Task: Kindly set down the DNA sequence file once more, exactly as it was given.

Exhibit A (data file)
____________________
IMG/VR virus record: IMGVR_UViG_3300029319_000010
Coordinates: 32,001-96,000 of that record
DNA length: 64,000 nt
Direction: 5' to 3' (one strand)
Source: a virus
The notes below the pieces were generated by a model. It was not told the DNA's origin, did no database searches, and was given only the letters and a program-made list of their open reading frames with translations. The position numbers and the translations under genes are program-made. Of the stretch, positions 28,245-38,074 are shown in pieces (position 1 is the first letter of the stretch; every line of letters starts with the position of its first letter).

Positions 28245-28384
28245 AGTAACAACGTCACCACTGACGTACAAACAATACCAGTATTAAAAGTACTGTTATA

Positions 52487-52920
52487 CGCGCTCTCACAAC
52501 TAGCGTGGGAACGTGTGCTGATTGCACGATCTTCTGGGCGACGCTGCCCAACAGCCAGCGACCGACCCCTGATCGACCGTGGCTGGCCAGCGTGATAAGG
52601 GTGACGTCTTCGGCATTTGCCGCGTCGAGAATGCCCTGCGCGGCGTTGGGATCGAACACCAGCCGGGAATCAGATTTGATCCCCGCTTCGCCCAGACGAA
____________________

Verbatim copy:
IMG/VR virus record: IMGVR_UViG_3300029319_000010
Coordinates: 32,001-96,000 of that record
DNA length: 64,000 nt
Direction: 5' to 3' (one strand)
Source: a virus
The notes below the pieces were generated by a model. It was not told the DNA's origin, did no database searches, and was given only the letters and a program-made list of their open reading frames with translations. The position numbers and the translations under genes are program-made. Of the stretch, positions 28,245-38,074 are shown in pieces (position 1 is the first letter of the stretch; every line of letters starts with the position of its first letter).

Positions 28245-28384
28245 AGTAACAACGTCACCACTGACGTACAAACAATACCAGTATTAAAAGTACTGTTATA

Positions 52487-52920
52487 CGCGCTCTCACAAC
52501 TAGCGTGGGAACGTGTGCTGATTGCACGATCTTCTGGGCGACGCTGCCCAACAGCCAGCGACCGACCCCTGATCGACCGTGGCTGGCCAGCGTGATAAGG
52601 GTGACGTCTTCGGCATTTGCCGCGTCGAGAATGCCCTGCGCGGCGTTGGGATCGAACACCAGCCGGGAATCAGATTTGATCCCCGCTTCGCCCAGACGAA